Those playful Taiwanese Animators have turned their attention to the November ballot measure that could turn California into the Acapulco Golden State:
California recreational pot: Can Sean Parker puff puff pass recreational buddha with AUMA!?
Looks like California might get high on its own supply after an initiative that would legalize recreational bud officially took its place on the Nov. 8 ballot. AUMA, the Adult’s Use of Marijuana Act, is backed by Napster co-founder Sean Parker and Lt. Gov. Gavin Newsom.
AUMA would allow adults over 21 to possess, transport and blaze up to an ounce of buddha for recreational purposes and would allow individuals to grow as many as six plants. Problem is, if you have more than an onion, it’s a $500 fine and up to six months in jail.
The 62-page initiative is filled with dense legalese, but it’s basically about who gets all the green. All chronic revenue, including taxes normally meant for cities and counties, will get dumped in a special trust fund controlled by the Bureau of Marijuana Control.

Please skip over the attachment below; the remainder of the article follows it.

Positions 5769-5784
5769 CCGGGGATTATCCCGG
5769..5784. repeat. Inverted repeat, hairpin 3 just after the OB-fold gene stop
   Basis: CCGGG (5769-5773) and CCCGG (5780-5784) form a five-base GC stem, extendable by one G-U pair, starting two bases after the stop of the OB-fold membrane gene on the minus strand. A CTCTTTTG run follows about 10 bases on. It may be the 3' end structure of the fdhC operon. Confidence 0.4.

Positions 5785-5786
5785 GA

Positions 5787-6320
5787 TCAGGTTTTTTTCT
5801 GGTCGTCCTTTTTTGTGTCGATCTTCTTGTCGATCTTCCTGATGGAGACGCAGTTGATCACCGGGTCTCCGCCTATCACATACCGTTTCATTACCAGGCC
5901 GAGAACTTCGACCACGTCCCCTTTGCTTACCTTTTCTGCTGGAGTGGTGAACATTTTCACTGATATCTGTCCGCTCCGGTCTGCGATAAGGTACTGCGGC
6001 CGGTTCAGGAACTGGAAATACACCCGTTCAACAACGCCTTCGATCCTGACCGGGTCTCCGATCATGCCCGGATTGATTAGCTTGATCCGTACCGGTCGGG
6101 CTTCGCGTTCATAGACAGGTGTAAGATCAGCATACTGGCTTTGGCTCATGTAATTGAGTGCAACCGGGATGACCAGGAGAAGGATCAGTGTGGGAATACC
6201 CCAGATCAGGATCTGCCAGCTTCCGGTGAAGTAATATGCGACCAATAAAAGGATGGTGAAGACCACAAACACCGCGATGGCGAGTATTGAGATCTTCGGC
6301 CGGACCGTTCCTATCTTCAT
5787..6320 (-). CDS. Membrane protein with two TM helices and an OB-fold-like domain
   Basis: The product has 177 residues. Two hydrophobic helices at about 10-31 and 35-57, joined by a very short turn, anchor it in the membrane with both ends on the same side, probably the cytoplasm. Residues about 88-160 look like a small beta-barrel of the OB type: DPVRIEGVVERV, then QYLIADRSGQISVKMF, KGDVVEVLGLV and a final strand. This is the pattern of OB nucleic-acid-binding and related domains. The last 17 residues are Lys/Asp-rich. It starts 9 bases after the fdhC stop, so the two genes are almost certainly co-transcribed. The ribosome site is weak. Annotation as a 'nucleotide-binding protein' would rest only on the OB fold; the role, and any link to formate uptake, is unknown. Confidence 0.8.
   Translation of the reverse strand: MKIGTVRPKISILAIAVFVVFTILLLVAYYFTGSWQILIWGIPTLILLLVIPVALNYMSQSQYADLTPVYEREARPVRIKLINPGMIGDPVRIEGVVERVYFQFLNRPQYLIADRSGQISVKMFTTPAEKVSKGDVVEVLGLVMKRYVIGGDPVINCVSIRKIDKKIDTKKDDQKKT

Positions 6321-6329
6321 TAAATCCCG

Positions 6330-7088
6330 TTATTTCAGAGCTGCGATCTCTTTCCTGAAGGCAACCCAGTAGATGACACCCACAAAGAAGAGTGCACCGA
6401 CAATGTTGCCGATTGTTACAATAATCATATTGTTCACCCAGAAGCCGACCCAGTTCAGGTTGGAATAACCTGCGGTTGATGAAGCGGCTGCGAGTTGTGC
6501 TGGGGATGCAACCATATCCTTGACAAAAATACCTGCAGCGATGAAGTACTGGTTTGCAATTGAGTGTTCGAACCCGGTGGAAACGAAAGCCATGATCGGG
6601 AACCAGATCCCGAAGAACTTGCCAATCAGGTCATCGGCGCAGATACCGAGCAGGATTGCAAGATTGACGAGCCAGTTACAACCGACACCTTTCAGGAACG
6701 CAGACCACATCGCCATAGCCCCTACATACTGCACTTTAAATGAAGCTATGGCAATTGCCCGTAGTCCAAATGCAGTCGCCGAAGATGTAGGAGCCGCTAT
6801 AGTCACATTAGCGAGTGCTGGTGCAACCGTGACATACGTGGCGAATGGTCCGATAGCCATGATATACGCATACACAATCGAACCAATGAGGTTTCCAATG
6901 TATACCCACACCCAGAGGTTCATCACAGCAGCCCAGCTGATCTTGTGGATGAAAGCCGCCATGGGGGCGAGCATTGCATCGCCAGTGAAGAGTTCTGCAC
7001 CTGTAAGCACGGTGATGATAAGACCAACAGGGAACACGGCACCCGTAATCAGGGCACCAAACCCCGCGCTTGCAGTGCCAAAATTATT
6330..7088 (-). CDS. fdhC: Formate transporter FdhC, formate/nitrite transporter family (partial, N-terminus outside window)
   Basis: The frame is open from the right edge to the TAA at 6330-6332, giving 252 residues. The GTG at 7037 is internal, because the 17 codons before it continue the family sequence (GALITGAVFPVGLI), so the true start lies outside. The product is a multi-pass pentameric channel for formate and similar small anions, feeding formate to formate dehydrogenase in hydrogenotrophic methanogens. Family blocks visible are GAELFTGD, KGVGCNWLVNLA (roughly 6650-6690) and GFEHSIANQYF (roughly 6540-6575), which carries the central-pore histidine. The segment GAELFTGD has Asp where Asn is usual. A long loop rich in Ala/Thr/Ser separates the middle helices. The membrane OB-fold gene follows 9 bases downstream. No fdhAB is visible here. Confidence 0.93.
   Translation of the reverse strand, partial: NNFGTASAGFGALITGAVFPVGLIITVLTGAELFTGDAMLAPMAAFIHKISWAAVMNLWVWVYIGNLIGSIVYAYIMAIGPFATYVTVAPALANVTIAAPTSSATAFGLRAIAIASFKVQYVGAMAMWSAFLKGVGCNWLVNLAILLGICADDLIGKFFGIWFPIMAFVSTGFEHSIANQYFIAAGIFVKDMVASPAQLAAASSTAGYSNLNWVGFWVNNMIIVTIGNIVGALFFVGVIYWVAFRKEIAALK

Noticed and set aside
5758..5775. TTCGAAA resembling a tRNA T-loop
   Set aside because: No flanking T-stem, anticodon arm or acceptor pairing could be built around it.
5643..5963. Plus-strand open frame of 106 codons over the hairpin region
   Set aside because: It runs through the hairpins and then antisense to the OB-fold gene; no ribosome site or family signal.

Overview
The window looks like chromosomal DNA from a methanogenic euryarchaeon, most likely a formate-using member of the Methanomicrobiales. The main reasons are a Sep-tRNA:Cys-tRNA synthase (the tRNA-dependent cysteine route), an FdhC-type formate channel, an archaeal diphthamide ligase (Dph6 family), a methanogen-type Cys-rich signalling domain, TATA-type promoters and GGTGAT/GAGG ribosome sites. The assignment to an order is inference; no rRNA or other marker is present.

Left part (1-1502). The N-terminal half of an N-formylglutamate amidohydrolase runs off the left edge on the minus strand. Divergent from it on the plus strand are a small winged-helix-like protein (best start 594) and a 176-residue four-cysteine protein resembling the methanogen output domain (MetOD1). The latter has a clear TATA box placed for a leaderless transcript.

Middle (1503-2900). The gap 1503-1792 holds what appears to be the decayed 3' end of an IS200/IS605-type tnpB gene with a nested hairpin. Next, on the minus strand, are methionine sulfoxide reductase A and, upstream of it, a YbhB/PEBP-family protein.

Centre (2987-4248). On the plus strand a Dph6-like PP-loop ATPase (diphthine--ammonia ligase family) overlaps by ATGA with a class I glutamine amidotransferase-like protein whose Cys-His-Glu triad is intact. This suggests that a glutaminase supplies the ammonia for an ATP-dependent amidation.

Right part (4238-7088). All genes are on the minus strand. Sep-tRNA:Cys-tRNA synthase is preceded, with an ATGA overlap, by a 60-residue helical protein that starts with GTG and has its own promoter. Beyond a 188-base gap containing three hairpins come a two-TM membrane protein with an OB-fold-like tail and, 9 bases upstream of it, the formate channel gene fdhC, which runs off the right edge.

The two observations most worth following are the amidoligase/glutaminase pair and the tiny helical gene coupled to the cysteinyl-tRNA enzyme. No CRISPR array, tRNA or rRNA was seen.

A licensing regime will also be created for cultivators, distributors and retailers. Anyone licensed to sell booze or cigarettes will not be allowed to participate.
Opposition to AUMA is being led by law enforcement groups who benefit from the war on drugs. The teamsters are also opposed because they won’t be a part of the distribution system.
Supporters hope the presidential cycle will draw more young voters, but will they remember?
Note that Hollyweed sign
Back on 1 January 1976, a few weeks after esnl had moved from Oakland to Los Angeles, we lived in Hollywood, with the famous sign visible just outside our front door.
That morning we looked up at the hills and discovered the handwork of a student and some pals.
We burst out laughing:
Dangerous Minds takes a look back in time:
On January 1, 1976, Tinseltown’s iconic sign read “Hollyweed” after art student Danny Finegood and 3 of his college pals used $50 worth of dark fabric to transform the famous Hollywood landmark temporarily. They had practiced it first on a scale model Finegood had crafted.
It was more than a simple practical joke, Finegood considered it a statement on the relaxed California marijuana law that went into effect that day.
He also turned it in as a school assignment which earned him an “A.”
Their stunt even inspired a folk song you can hear here.
And another song, just for the fun of it. . .
And if you’re wondering about that Acapulco Golden State reference in our first paragraph, here’s an explanation in the 1967 Rainy Daze hit, “Acapulco Gold,” with a vision of life in a pot-infused California. Billboard pulled it from the Hot 100 chart after they realized it was, shudder, a song about pot: